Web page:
smartctl 6.2 2013-07-26 r3841 [x86_64-linux-3.11.0-12-generic] (local build)
Copyright (C) 2002-13, Bruce Allen, Christian Franke, /dev/sdb: Unknown USB bridge [0x2537:0x1066 (0x100)]
Please specify device type with the -d option. Use smartctl -h to get a usage summary

I was bummed. After reading smartmontools mailing list archive, most new USB3 devices worked with the -d sat option.

sudo smartctl /dev/sdb -a -d sat
smartctl 6.2 2013-07-26 r3841 [x86_64-linux-3.11.0-12-generic] (local build)
Copyright (C) 2002-13, Bruce Allen, Christian Franke, === START OF INFORMATION SECTION ===
Model Family: Seagate Momentus 7200.4
Device Model: ST9320423AS

Sucsess! My new drive dock does work with SMART read outs! Back to saving peoples data off old hard drives.

DD with real time speed

I found a neat Linux command line helper. PV : Pipe Viewer. It allows me to view the data throughput (ex MB/s), ETA, and progress bar when moving data through a pipe. For example I just used it when restoring hard drive image to a new physical disk.
pv -petr /backup/image.img | dd of=/dev/sda

Map raw image file to VirtualBox

In the attempt to restore data off a failing hard drive I use ddrescue to make raw copy of a hard disk. But I wanted to attempt to boot the system in a virtual box for a more simple data recovery. Because the VirtualBox GUI does not have the ability to make raw device mapping you must do it by VBoxManage command. I just open up a terminal, cd into my VirtualBox storage folder and run:

VBoxManage internalcommands createrawvmdk -filename my_raw_mapping.vmdk -rawdisk /path/to/backup.img

Now map the newly created vdmk file to your VM and off you go.

Linux Mint on Software RAID5 (MDADM)

  1. Load Mint Live DVD
  2. Setup RAID5 Array. Use gparted (or any paritition tool) to make /boot and root (/) and swap partitions on each drive. Then use mdadm to make RAID1 /boot, RAID5 root (/) and format swap partitions. (I don’t recommending RAID’ing swap spaces, or don’t make swap partitions at all, use a file based swap once the system is running)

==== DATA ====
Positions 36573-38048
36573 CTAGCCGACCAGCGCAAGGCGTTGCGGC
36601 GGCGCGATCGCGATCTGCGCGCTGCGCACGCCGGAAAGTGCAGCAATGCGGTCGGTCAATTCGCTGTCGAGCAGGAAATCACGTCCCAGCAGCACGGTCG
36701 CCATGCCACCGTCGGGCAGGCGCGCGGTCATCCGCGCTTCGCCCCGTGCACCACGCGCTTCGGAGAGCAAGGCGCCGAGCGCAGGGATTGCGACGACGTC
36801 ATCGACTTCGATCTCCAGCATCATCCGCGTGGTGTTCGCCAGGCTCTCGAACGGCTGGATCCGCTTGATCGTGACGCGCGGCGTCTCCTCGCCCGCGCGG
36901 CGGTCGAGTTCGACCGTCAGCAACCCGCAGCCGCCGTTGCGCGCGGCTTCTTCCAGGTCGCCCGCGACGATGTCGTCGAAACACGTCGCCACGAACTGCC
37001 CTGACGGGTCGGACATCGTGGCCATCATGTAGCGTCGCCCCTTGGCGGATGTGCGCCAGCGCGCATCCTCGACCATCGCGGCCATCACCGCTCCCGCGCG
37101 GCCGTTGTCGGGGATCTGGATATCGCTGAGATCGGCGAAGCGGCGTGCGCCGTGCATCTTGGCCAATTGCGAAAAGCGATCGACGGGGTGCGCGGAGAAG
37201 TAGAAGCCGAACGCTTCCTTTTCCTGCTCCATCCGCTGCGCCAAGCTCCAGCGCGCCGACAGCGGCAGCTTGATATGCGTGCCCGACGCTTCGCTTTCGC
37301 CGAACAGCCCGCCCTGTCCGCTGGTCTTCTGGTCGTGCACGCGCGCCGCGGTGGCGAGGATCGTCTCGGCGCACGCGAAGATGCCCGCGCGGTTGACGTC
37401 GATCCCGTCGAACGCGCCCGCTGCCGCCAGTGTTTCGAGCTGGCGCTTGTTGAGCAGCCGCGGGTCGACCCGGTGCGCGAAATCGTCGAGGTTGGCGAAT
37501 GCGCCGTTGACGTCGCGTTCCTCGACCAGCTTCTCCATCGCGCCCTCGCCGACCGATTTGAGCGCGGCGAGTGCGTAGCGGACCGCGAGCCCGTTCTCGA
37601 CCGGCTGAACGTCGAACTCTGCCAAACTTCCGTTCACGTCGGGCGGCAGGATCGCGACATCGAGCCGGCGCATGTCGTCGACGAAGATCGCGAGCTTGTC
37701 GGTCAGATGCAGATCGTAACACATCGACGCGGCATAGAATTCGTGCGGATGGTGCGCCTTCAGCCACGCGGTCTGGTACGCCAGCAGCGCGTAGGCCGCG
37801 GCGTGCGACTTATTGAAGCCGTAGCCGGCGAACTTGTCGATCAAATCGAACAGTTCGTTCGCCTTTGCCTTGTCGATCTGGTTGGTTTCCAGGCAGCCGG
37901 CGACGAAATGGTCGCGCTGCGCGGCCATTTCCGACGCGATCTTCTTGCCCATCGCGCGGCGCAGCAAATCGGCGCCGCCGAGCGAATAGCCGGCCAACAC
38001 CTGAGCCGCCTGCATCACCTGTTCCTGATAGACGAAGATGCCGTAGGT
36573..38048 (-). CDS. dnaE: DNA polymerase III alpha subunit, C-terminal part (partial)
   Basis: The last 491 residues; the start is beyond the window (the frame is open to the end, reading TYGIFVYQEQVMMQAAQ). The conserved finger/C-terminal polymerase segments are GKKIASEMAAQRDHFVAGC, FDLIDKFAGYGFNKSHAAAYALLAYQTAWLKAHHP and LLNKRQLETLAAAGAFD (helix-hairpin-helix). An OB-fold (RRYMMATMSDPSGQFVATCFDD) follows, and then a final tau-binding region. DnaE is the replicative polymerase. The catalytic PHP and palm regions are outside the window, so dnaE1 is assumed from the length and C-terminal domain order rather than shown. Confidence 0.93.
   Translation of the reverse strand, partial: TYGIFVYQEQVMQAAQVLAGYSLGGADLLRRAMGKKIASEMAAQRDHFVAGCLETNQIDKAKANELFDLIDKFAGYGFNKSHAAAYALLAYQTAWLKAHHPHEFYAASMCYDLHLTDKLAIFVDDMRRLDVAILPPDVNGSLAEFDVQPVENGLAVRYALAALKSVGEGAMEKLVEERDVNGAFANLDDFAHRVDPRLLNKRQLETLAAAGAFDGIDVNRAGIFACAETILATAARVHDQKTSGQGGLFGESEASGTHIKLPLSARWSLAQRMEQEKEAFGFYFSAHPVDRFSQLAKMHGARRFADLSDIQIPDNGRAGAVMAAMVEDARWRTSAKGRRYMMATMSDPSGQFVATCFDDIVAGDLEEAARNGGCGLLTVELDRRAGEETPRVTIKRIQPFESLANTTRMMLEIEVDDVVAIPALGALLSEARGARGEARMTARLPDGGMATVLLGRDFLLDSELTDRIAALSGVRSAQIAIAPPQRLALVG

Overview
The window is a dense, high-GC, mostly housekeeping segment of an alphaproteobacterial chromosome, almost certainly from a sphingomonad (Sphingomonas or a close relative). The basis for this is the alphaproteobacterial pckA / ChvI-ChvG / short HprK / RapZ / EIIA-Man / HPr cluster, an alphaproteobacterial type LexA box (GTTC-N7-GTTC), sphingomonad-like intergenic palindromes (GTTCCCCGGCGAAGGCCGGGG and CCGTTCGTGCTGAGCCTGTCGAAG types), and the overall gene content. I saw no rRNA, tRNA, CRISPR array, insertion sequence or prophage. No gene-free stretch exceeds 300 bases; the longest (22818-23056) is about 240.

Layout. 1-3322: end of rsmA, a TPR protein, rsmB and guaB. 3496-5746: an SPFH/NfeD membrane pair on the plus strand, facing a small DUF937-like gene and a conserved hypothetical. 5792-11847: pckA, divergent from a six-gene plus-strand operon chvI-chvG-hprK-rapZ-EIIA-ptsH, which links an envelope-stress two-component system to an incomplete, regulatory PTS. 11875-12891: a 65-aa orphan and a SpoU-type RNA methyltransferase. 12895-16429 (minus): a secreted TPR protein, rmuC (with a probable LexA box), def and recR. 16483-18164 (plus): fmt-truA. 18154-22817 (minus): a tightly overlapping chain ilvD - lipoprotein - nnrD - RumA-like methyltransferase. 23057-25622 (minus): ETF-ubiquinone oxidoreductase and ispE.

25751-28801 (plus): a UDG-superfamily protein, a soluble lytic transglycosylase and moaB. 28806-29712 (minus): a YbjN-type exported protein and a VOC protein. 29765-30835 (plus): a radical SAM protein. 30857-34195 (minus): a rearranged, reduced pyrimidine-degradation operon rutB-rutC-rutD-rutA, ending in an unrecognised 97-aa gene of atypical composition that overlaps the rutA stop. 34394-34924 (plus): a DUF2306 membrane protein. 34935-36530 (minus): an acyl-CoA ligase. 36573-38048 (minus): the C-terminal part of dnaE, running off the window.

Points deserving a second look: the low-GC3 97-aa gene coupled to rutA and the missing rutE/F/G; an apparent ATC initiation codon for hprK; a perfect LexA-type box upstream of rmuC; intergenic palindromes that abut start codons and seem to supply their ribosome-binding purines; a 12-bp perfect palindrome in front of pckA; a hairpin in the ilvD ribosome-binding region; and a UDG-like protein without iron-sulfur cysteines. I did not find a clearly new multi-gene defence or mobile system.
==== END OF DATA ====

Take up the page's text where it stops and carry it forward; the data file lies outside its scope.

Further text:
3. Run Installer – Do advance partition layout. Map /boot, /, and swaps (if swap partitions were made). Set boot loader to RAID1′s MD (It always fails for me. But we’ll fix it later)
  4. When installer is done, don’t leave live session. Open terminal. run the following
    • mount /dev/md1 /mnt (md1 is my root mdadm array)
    • mount /dev/md0 /mnt/boot (md0 is my raid1 boot mdadm array)
    • for i in /dev /dev/pts /proc /sys /run; do sudo mount -B $i /mnt$i; done (Mount all special folders so we can run commands in a chroot environment. Taken from here)
    • chroot /mnt
    • apt-get install mdadm
    • grub-install /dev/sda;grub-install /dev/sdb;grub-install /dev/sdc (This is installing grub on each drive, so if drive fails we can boot off another. do this for all drvies)
    • update-grub
    • exit
  5. reboot into os

Finding hardware info on linux

  • How to find motherboard make and model
    • dmidecode -t baseboard
  • How to find CPU details
    • dmidecode -t processor
    • cat /proc/cpuinfo
  • Memory
    • free –  will show current memory ussage including total amount of memory installed
    • dmidecode -t memory –  for more detail on each dimm
    • decode-dimms –

Linux – Remove all empty folders

So yeah, Got a lot of empty folders? Want to get rid of them? run this in a folder with empty subfolders!

find -depth -type d -empty -exec rmdir {} \;


Hello World! This will be the most boring post ever. For who ever reads this post, my goal with the website is to store notes, steps on how I solved problems, tips, and other computer related things. There has been many times blogs have shown me the way to fix complicated computer issues. So now on I will try to post every computer issues I have with a solution so maybe I can help someone with the same issue.